And that newfound empathy seemed to resonate with an internal contradiction in whiteness. If one of the requirements of becoming “white” in America had been to amputate one’s heritage, then that loss of culture created a vacuum that led to cultural appropriation. White youth, especially in the cities, have taken up Black cultural forms — including jazz , rock and roll and hip-hop — in their rebellion against older generations. Globalization has deepened and widened this practice, so now we see it all over — in the preponderance of yoga, salsa classes and shamanism, to name a few. But in appropriating culture from the Other, one’s measure of “realness” inevitably begins to stem from the Other.

Which is why Dolezal’s passing as Black was such a scandal. Her extreme act made visible what was already happening in popular culture. Contending with broken families, unemployment and precarious futures, a lot of white youth turn to Black art to express their rage, hopelessness and maybe, redemption. And like Dolezal, identifying as Black — however flawed that act may be — allows them to rediscover the most alienated parts of themselves.

Whistling Dixie

“He kind of went over the edge,” Scott Roof, Dylann Roof’s cousin, told The Intercept. “When a girl he liked started dating a Black guy.” Afterwards Roof focused on the Trayvon Martin case, projecting his wounded pride onto George Zimmerman and his jealousy onto Martin. He hit on the Council for Conservative Citizens, a white supremacist website, where his revenge fantasy became magnified by the grand narrative of race war. Soon he was taking selfies holding a gun and a Confederate flag. And then one day, Roof walked into a Black church.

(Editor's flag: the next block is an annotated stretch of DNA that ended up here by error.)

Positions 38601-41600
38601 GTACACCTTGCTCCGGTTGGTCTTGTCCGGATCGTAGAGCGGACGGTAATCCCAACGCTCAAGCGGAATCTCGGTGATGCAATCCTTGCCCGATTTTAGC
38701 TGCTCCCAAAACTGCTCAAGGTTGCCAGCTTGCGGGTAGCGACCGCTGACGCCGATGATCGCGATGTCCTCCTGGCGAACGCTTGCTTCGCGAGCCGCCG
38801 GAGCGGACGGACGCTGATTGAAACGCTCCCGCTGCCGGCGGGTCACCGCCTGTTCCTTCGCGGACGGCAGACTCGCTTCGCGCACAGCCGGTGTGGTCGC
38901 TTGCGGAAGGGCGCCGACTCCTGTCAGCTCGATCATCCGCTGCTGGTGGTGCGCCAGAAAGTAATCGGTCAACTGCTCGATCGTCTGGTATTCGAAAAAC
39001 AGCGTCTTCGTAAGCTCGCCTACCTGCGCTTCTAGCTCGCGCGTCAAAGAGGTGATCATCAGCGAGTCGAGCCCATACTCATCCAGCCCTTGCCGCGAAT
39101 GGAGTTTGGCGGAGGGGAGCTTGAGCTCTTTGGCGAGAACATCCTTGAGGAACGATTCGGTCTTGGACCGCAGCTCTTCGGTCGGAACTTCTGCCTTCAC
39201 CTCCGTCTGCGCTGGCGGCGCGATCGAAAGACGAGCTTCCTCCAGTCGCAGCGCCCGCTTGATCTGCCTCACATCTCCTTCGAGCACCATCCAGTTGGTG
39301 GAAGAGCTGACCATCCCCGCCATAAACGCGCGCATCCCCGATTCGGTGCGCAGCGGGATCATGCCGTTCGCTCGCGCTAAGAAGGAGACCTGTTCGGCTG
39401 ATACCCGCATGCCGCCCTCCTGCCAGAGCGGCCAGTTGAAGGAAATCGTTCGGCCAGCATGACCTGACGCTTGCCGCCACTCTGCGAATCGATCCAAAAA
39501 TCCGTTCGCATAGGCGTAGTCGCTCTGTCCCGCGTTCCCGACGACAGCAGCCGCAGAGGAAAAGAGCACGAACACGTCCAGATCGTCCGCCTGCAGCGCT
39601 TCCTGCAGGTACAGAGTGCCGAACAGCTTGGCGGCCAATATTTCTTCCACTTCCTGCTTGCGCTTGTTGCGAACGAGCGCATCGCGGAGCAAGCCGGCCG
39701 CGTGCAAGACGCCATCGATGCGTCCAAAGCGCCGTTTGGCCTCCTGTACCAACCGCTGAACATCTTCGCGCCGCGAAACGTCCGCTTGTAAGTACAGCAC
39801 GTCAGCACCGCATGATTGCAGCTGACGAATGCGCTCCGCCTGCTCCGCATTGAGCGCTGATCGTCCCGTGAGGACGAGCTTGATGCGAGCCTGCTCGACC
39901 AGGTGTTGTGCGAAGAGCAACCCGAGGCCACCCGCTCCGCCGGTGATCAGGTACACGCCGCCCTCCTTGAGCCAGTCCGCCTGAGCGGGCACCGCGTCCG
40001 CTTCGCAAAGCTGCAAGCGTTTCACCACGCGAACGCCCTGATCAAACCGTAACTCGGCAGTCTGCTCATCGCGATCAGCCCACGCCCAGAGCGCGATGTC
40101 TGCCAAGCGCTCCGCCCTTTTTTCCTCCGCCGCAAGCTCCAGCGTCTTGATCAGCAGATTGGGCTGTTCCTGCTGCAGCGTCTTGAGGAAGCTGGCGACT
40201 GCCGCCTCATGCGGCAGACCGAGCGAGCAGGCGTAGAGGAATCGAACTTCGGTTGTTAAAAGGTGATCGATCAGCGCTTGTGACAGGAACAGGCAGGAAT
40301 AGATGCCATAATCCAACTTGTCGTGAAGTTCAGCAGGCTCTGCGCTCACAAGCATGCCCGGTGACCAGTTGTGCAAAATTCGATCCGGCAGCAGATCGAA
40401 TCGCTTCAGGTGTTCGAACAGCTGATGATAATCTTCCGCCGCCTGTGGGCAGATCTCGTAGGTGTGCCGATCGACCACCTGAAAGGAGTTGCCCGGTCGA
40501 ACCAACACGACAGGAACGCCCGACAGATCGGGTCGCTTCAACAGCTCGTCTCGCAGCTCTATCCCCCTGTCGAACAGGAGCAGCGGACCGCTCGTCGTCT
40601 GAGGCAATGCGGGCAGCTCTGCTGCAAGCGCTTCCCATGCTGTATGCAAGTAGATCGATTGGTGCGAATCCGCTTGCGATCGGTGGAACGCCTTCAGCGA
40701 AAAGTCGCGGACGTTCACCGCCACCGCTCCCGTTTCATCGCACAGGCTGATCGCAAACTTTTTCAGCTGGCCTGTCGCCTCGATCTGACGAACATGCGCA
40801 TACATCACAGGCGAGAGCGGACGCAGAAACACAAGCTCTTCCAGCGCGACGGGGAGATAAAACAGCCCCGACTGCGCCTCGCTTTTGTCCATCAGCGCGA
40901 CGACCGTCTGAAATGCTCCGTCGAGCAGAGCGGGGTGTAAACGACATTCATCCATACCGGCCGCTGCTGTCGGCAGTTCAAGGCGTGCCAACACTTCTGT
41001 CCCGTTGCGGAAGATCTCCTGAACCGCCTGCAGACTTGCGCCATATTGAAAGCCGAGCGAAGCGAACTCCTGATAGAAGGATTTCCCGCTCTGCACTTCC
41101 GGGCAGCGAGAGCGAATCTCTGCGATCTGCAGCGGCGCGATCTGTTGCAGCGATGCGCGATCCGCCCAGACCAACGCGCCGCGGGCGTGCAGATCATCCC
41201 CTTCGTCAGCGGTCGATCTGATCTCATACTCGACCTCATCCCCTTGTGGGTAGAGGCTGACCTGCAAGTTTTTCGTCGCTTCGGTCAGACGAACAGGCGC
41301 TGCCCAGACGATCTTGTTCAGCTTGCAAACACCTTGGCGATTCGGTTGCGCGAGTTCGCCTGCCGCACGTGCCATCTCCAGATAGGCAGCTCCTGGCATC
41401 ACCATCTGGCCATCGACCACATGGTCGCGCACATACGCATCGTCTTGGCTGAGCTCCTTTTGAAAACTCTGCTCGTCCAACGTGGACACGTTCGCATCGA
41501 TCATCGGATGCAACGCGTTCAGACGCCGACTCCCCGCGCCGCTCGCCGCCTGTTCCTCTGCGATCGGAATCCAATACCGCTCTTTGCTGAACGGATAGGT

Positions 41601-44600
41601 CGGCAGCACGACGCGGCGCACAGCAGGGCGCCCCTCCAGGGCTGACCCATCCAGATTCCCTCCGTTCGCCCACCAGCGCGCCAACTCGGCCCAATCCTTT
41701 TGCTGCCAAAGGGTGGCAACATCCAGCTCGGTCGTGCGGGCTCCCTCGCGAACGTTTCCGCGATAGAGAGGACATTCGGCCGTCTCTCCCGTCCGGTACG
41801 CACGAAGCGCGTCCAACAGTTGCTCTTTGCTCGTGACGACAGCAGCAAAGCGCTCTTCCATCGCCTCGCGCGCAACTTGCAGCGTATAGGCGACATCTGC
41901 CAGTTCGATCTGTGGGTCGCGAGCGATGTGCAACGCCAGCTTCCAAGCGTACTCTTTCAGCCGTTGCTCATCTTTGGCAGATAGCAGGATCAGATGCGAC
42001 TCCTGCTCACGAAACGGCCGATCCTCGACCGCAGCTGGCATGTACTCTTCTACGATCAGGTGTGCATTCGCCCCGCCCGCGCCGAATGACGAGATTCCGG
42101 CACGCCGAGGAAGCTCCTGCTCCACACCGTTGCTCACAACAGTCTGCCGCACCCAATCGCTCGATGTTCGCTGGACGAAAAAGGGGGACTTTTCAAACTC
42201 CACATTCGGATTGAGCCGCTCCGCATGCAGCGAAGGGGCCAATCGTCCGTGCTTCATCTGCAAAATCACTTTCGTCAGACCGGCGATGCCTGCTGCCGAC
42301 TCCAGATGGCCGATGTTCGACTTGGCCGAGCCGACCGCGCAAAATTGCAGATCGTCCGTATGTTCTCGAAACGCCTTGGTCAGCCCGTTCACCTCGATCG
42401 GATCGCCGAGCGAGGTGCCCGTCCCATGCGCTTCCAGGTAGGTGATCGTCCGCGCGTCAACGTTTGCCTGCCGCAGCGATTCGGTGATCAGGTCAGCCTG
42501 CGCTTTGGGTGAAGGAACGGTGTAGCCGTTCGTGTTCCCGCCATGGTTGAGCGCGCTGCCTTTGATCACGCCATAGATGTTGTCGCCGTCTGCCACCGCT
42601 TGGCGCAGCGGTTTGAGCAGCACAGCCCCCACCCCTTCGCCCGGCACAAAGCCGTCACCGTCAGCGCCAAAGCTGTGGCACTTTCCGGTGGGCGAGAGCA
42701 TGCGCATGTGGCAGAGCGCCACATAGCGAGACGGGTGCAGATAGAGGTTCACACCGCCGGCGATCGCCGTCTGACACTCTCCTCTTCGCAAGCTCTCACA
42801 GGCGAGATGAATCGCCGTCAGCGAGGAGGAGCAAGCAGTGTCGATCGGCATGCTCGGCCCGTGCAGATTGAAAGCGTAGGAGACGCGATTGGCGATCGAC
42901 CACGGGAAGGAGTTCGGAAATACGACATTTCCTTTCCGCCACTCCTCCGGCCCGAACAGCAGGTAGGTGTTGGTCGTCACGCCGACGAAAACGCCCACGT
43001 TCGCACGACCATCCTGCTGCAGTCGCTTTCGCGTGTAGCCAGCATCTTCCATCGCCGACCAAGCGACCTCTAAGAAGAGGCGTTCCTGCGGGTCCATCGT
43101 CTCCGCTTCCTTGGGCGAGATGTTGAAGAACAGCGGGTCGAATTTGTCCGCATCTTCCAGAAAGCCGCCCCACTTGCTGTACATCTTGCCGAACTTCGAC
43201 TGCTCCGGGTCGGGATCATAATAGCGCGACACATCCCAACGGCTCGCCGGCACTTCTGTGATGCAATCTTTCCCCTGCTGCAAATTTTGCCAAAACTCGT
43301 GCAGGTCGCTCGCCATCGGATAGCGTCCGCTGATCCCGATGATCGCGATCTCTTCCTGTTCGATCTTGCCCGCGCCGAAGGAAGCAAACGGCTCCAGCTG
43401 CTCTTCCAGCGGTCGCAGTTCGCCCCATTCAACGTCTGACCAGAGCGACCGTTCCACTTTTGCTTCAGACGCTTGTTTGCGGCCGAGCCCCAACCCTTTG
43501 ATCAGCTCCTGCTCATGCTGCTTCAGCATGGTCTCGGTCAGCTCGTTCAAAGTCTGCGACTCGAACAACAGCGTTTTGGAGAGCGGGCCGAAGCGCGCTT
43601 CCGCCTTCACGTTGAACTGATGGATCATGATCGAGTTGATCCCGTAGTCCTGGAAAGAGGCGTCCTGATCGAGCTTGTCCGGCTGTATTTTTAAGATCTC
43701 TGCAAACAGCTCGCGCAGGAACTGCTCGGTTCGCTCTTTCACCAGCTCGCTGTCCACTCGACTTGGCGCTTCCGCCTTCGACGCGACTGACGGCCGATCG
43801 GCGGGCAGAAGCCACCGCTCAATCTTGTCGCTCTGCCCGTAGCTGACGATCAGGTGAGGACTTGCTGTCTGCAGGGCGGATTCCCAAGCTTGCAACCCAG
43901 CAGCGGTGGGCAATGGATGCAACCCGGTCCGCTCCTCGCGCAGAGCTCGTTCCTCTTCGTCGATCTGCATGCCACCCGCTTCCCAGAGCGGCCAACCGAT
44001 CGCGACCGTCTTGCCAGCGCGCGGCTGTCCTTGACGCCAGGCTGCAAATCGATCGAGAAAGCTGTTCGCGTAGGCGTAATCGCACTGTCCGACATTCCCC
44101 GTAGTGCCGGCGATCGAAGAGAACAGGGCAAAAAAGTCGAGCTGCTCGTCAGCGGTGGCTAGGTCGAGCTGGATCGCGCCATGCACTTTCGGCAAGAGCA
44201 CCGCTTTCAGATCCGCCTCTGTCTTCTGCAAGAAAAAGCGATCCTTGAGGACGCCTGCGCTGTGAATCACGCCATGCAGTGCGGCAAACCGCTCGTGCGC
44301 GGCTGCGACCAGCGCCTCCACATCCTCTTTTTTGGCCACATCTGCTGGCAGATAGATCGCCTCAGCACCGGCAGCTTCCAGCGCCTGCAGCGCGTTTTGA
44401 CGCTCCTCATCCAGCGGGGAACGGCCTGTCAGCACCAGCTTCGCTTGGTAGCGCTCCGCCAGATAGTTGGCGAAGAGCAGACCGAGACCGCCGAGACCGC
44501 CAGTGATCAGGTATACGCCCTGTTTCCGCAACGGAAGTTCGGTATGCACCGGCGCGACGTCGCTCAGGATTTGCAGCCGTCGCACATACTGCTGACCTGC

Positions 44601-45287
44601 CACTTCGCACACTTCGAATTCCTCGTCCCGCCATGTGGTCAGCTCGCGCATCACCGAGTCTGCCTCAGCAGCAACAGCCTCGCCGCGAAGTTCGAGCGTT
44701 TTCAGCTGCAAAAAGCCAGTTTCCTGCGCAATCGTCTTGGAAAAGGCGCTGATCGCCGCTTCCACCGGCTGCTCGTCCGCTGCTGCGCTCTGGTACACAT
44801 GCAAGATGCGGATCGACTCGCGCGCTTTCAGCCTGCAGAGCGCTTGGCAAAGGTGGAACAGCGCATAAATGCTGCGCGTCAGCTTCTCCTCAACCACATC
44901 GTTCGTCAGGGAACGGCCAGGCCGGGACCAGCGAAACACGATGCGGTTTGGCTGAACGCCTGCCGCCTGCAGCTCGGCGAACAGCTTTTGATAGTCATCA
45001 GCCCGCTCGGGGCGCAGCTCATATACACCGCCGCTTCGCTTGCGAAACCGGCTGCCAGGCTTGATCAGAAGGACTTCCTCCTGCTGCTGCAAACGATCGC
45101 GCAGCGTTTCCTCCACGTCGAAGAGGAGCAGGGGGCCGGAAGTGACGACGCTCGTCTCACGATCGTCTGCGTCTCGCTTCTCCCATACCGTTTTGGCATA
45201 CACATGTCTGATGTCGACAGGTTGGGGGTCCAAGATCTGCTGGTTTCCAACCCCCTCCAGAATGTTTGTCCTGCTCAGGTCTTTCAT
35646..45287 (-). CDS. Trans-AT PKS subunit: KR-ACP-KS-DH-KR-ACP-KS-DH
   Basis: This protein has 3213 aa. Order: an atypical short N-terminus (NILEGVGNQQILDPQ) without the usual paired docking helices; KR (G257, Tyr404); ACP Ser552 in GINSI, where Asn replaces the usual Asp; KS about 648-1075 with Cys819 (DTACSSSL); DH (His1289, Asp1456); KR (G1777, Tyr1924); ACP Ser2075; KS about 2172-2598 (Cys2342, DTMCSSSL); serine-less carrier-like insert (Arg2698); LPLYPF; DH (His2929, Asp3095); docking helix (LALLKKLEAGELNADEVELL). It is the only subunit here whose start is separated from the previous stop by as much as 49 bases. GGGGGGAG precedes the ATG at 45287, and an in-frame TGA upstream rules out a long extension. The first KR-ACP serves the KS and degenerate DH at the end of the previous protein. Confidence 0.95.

“Nigger,” he shouted as he shot. That’s the last word they heard as they lay bleeding to death on the church floor. “Nigger.”

White Ruling Class Anxiety

As Roof sat in the South Carolina jail, held in the next cell was killer cop Michael Slager, who on April 4 shot Walter Scott, an unarmed Black man, in the back as he ran away. A cell phone video, taken by bystander Feidin Santana, was given to the victim’s family. They aired it and Slager was fired, arrested and charged with murder. His indictment is evidence of increasing white ruling-class anxiety.

The riots in Ferguson and Baltimore over police killings of unarmed Black men has left politicians afraid. You see it in their raised eyebrows at news conferences. As cities ignite with protest and rioters burn stores and hurl rocks at police, the sense that any urban center can explode is beginning to spread.